A lifetim e inspired by the ocean: marine environm ental effects on
human physiology
Bourgois Jan
Faculty o f Medicine and Health Sciences, D epartm ent o f M ovement and Sport Sciences, Ghent
University, Ghent, Belgium
E-mail: ian.bourqois@ uqent.be
The sea showed th a t it can be a deadly enemy and th a t those who go to sea m ust do so in the
knowledge th a t they may encounter dangers o f the highest ord er (Jacobs & Hawley, 2011). My
fam ily, up to my fa th e r’s generation, were fisherm en. My g ra nd fa the r had great stories about
fearlessly sailing to Iceland to fish fo r cod and how he survived the sinking and abandonm ent o f a
fish in g boat. It helped explain w hy my g ra nd m o th er d id n ’t w ant her sons and grandsons to become
sailors. I became an exercise p hysiologist (exercise physiology can be defined as the study o f how
the human body, fro m a fu n ctio n a l standpoint, responds, adjusts and adapts to physical a ctivity and
exercise), teaching and doing fundam ental research in a sport and clinical setting. However, my life
was inspired by the ocean. In my
teenage years - during holidays - I sailed dinghies, w orked as
beach lifeguard in Ostend (Belgium) and as deck mate on a container ship crossing the North
A tla n tic Ocean. In 1980, I crossed the North A tla n tic Ocean again in a 44 fo o t yacht. One year later,
I left my hom etown to sail the W hitbread Round the W orld Race 1981-1982. A t the start o f my
professional career in 1983, I became a m em ber o f the national rowing squad. In th is context, it
seems logical th a t part o f my research is conducted on w ater-related sports activities (rowing,
sailing and kite surfing). A few years ago, I invited Prof. Mike T ipto n from the U niversity o f
Portsm outh (UK), a w orld a u th o rity on survival at sea and th erm oreg ula tion in cold and hot
environm ents (Golden & T ipton, 2002), to give some lectures on beach lifeguarding and cold w ater
im m ersion to my students. A t th a t m om ent, I realized th a t marine environm ental effects on human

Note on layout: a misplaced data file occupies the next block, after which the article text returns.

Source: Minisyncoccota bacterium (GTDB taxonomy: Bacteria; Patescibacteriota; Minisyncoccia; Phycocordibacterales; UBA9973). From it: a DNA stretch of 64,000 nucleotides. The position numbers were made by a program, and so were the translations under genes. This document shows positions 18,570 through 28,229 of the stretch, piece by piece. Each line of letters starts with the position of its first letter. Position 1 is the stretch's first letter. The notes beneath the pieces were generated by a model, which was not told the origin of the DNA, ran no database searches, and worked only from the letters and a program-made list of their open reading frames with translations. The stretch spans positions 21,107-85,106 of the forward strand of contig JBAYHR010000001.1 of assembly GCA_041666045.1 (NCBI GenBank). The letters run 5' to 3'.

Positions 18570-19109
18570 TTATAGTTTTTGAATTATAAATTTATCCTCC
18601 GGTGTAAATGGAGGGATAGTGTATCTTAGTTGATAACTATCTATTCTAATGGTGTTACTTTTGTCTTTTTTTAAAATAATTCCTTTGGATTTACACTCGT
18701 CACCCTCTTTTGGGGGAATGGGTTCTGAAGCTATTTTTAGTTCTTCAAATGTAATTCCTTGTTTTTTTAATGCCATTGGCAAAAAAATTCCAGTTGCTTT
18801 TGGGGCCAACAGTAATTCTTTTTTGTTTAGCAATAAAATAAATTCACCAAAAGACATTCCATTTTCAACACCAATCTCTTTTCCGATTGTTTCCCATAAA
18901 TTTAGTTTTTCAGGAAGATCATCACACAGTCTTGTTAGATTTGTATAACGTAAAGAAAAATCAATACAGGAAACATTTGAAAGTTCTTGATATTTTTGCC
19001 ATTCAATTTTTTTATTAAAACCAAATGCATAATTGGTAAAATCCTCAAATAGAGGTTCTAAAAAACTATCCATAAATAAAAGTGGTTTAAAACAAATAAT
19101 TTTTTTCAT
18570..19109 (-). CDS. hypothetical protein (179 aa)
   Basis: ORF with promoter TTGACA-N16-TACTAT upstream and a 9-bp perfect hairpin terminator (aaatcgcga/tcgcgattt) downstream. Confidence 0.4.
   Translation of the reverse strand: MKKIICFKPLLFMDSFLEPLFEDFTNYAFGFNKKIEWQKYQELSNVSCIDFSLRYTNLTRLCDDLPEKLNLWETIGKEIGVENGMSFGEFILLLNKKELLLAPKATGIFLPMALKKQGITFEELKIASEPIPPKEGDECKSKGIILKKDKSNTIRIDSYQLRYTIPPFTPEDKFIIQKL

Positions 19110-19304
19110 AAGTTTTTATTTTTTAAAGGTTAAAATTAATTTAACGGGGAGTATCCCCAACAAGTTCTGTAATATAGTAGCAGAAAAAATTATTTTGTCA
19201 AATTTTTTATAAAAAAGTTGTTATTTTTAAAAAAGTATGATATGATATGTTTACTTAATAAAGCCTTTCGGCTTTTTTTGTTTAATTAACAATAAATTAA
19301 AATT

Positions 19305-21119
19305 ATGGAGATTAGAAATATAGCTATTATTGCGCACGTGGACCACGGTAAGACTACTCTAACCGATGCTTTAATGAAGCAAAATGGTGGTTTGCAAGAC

physiology are w orth studying and th a t the expertise o f our research group is suitable to do
research in th is field.
The greatest wilderness on earth is the ocean and w orking in th is w ilderness as a marine scientist
seems w onderful to many people. Marine science workers bring a specific skill to a problem .
Sometimes, th a t problem lies in a com fortable neutral environm ent. But more likely, the problem
w ill yield o nly to prolonged study in an uncom fortable and harsh environm ent. (Garrison, 2010).
Water is one o f the m ost hostile and life-threatening natural environm ents fo r inadequately
prepared individuals. Health maintenance at sea is crucial fo r marine science w orkers to do th e ir jo b
very th orou g hly, and to survive the possible threats o f an ocean environm ent. Therefore, a basic
understanding o f how the human body w orks in a specific marine environm ent (therm oregulation in
heat, cold and w et environm ents, adaptive response to real and apparent m otion, s h ift w ork,...),
knowledge o f specific health issues at sea (dehydration, hypotherm ia, seasickness, sleep
deprivation,..) and possible counterm easures are necessary to m aintain o ptim al physical and mental
perform ance as well as survival.
Garrison T. 2010. Oceanography. An invitation to marine sciences. 7th Ed. Brooks/Cole, Cengage
Golden F. and M. T ipto n. 2002. Essentials o f sea survival. Human Kinetics.
Jacobs M.E. and C. Hawley. 2011. Safety and survival at sea. In: Auerbach P.S. 2011. W ilderness
Medicine, 6th Ed. Chapter 83:1666-1692. Elsevier.

A lifetime inspired by the ocean: marine environmental effects on